The couple moved to Asheville in 1991, first opening a small bakery in Woodfin. They opened Old Europe downtown in 1994, and welcomed their first son Bence soon after.

With all of her other relatives in another country, Melinda filled her life with baking while caring for her infant son. She was, in fact, back to baking three days after Bence was born. "I liked it. I got to create things and we were able to pay the bills," she says. It was, essentially, the reason the Vetros had emigrated from Hungary in the first place, in pursuit of the proverbial American Dream.

The fall

In June of 2007, the couple decided to expand (mostly under Zoltan's urging), closing the original Old Europe and purchasing a property at 41 N. Lexington Ave., where The Southern Kitchen and Bar is now located. The new building was much bigger, which afforded a large, in-house kitchen and a bar. It also saw the opening of the Z-Lounge, an upscale private nightclub in the rear of the building with a loud sound system and a dress code. The new layout also necessitated a full staff that Melinda says quickly ballooned from Old Europe's original five to nearly 40.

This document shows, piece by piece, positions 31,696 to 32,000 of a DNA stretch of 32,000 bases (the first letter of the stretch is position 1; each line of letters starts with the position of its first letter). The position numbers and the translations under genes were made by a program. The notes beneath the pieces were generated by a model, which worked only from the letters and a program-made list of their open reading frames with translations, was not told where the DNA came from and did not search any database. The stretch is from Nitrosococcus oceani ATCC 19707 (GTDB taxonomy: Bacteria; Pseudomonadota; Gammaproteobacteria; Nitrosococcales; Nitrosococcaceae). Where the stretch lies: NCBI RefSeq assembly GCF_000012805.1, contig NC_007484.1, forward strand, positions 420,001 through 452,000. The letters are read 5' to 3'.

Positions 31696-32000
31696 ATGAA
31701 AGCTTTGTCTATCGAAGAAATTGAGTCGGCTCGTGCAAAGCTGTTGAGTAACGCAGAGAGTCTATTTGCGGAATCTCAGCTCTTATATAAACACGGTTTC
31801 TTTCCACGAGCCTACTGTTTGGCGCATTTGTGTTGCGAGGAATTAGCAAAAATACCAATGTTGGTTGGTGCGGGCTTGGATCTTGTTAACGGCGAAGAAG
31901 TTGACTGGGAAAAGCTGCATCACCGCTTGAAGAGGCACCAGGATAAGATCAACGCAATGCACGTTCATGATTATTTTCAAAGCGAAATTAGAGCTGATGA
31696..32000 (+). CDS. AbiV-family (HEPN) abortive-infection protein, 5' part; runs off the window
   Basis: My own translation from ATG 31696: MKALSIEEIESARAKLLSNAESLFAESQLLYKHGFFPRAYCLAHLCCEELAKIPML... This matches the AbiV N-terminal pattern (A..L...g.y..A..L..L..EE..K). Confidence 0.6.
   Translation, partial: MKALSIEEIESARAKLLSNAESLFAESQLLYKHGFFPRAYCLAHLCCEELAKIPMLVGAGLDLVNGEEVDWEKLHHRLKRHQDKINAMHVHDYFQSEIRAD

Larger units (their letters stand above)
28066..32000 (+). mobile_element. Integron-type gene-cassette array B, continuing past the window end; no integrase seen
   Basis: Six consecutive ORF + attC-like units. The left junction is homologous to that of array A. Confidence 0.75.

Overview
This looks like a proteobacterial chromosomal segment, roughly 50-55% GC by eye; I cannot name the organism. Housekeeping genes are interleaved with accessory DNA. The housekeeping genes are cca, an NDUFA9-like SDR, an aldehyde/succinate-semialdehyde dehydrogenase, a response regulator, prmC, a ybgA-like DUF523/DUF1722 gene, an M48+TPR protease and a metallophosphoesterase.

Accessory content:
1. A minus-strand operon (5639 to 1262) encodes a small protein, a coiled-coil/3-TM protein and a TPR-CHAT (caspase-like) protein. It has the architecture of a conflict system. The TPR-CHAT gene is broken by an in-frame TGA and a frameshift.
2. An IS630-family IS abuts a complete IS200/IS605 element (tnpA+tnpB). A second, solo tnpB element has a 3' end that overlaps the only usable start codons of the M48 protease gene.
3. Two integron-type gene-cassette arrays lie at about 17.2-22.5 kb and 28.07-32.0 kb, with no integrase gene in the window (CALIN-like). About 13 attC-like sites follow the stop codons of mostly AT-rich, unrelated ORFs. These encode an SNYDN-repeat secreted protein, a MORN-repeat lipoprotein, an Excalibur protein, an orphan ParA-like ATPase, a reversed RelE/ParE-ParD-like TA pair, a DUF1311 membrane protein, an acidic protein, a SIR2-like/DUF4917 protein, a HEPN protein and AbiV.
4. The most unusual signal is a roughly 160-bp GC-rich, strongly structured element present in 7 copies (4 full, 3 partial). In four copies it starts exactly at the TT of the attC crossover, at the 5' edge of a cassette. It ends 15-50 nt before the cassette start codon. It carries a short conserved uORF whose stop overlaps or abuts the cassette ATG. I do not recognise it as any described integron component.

The Vetros had bitten off more than they could chew. In 2009, a foreclosure forced the sale of the property and Old Europe closed. "The way we lost it was so hard," Melinda says. "The building went back to the bank. We spent way too much money remodeling. We had big plans. And then the economy went down."

Shortly after that, the Vetros marriage fell apart, too. "And then I just stayed home depressed," Melinda says. "I felt so embarrassed. I was lost. We had the business ever since we moved here and I didn't know how to do anything else."